Jamaica Plain is full of excellent food, as anyone who lives in the neighborhood can attest. The Cuban sandwich at El Oriental de Cuba is the best in the city, while the juicy roast chicken tucked in sandwiches or soups at Dominican spot El Embajador is reason alone to plan a day trip. The broad range of restaurants — including top-notch Indian, Mexican, Lebanese, and Ethiopian stops — means there are practically endless options to explore, but here are 14 top picks to get started.Read More
Where to Eat in the Dynamic Dining Neighborhood of Jamaica Plain in Boston
Cuban sandwiches for lunch, haggis for dinner
Jamaica Mi Hungry
This Jamaican food truck-turned-permanent restaurant deserves every accolade it has scooped up in its years of serving jerk chicken, sweet plantains, and tender oxtail to the masses. Located steps away from the Jackson Square stop on the Orange Line, Jamaica Mi Hungry is a popular spot for plates piled high with expertly seasoned meats, seafood, and sides like creamy mac and cheese and curried vegetable stew. And of course, no order is complete without adding a beef patty or three on the side.
At Alex’s Chimis, there is no wrong order. This Dominican mainstay is a local favorite for its namesake chimis (burgers), orejita (fried pig’s ears), chicharrón (fried pork rinds), flaky pastelitos stuffed with beef or chicken, and a slew of other options. Load up with one of the hefty combo plates for a belly-warming Dominican feast any night of the week.
Blue Nile Restaurant
At Blue Nile, there will be rolls and rolls of injera — use it to scoop up deliriously tasty bites of misir wet, which consists of red lentils cooked in a bebere-spiced sauce with ginger, garlic, and cardamom. Also worth trying at this Ethiopian hot spot: the firfir with shredded injera, and anything with lamb.
El Oriental De Cuba
The pork sandwich at El Oriental de Cuba is the best one in the city. The exterior is crispy, and it’s filled with savory pork, tangy pickles, and mustard. For a supersized rendition, try the specialty Cuban with both pork and roast beef, slicked with a special sauce, on top of all the regular ingredients.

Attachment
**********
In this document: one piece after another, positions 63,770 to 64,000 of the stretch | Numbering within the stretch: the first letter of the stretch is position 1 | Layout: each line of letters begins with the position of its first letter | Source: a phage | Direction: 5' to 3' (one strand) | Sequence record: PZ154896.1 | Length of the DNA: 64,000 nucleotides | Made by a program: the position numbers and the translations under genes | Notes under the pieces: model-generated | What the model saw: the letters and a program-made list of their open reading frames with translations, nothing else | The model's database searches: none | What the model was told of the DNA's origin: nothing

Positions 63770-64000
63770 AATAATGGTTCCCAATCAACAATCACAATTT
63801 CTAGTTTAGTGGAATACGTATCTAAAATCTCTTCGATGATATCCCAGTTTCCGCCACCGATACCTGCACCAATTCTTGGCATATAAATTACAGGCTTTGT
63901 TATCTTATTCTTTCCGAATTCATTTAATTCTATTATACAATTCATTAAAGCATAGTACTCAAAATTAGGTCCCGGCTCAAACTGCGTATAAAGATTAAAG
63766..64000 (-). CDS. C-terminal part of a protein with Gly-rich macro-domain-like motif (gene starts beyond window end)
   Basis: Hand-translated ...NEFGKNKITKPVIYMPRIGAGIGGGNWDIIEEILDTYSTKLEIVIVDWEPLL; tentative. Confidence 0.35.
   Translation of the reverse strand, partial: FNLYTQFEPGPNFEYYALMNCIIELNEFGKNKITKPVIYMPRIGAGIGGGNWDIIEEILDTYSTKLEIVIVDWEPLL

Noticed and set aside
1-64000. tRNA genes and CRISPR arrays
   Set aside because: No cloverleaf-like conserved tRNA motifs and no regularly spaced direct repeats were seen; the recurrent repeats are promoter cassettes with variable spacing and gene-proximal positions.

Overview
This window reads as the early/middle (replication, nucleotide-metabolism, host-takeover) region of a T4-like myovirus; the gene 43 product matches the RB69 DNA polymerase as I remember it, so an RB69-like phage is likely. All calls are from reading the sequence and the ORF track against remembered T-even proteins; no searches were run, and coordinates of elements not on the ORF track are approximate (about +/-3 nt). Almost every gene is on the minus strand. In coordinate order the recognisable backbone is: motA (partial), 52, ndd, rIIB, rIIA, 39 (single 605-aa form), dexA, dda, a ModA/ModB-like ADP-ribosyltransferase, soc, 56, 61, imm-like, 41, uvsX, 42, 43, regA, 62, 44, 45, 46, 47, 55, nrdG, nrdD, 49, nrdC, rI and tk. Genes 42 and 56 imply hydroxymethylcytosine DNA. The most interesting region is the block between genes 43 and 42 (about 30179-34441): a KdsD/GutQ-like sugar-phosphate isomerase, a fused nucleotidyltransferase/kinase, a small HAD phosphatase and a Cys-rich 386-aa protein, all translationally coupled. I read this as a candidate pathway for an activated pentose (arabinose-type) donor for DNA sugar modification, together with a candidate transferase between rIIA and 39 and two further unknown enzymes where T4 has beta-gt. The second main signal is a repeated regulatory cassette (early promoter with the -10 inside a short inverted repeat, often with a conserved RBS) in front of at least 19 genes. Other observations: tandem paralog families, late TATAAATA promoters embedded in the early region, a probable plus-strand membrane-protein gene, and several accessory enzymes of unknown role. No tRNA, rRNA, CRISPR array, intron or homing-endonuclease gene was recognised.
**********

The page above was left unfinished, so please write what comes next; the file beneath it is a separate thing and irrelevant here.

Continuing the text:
Books, records, tapas, and paella? Tres Gatos is definitely the right place for anyone interested in living deliciously. Tres Gatos’ sibling spot in the neighborhood — taqueria Casa Verde — is also worth a visit.
The Chilacates team also runs the Joint, a rebranded restaurant that was formerly known as a burger spot called Grass Fed. You can still find solid burgers and fries here for dinner, but the ideal time to stop by for those in the know is breakfast. A small menu of pancakes, waffles, breakfast burritos, and huevos rancheros may read as run of the mill, but the expert execution is what keeps the place buzzing before noon every day of the week.
The Haven is Boston’s Scottish headquarters — now in new, larger digs on Armory Street. Go for the haggis, the deep-fried Mars bars, and, as one might imagine, the very decent scotch selection. Start with something floral and slightly salty from the Highlands, and finish with something sweet and malty from Speyside.
At Lebanese spot Cafe Beirut, start with a feast of dips and spreads that includes the fool moudammas (confited fava beans doused in lemon and garlic), then plow onwards through a variety of kebabs and shawarma wrapped up with veggies and a light, garlicky sauce. If you’re looking to skip meat, the vegetarian mixed grill with smoky grilled eggplant, fluffy pilaf, and halloumi is an excellent choice.
Vietnamese and Thai fare collides at Noodle Barn, which, true to its name, is stocked with a bevy of Southeast Asian noodle dishes. Find over a dozen noodle soups, thick and chewy udon, Vietnamese barbecue plates with grilled meats and vermicelli, and some non-noodle standouts like a crispy, crunchy banh xeo, or Vietnamese crepe stuffed with shrimp and bean sprouts.
JP Seafood Cafe
JP Seafood Cafe has been holding it down on Centre Street since the mid 1990s. The menu is stacked with excellent Japanese and Korean food, so it’s difficult to say where to start. Good bets, though, are the katsu don (fried pork cutlet served with rice, sautéed onions, and sweet-savory Japanese-style eggs), an assortment of sushi and maki, an order of kimchi, an order of mandoo kuk (Korean-style beef dumpling soup), some beef gyoza, and the spicy basil pad thai. And bring, like, 10 friends.
El Embajador Restaurant
Follow your nose (and what fellow diners are picking up at the counter) and put in an order for the juicy roast chicken with delightfully crispy, salty skin at El Embajador, a Dominican stalwart on Washington Street. The portions are huge, but the leftovers are just as tasty the following day.
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Tikki Masala serves mostly North Indian fare done very well, from flavorful paneer and curries to blistered naan stuffed with garlic, onion, or chicken. Ordering for two? Go for one of the pre-set dinners designed for two people with a choice of two soups, three entrees, and rice on the side for under $40.
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Brassica Kitchen + Cafe
Not a secret: Brassica’s fried chicken is among the best in Boston. Maybe more of a secret: Brassica also has an outstanding brunch lineup on the weekends. Try the French toast with cornflakes and black apple syrup, or the cheesy eggs and rice with chili sauce.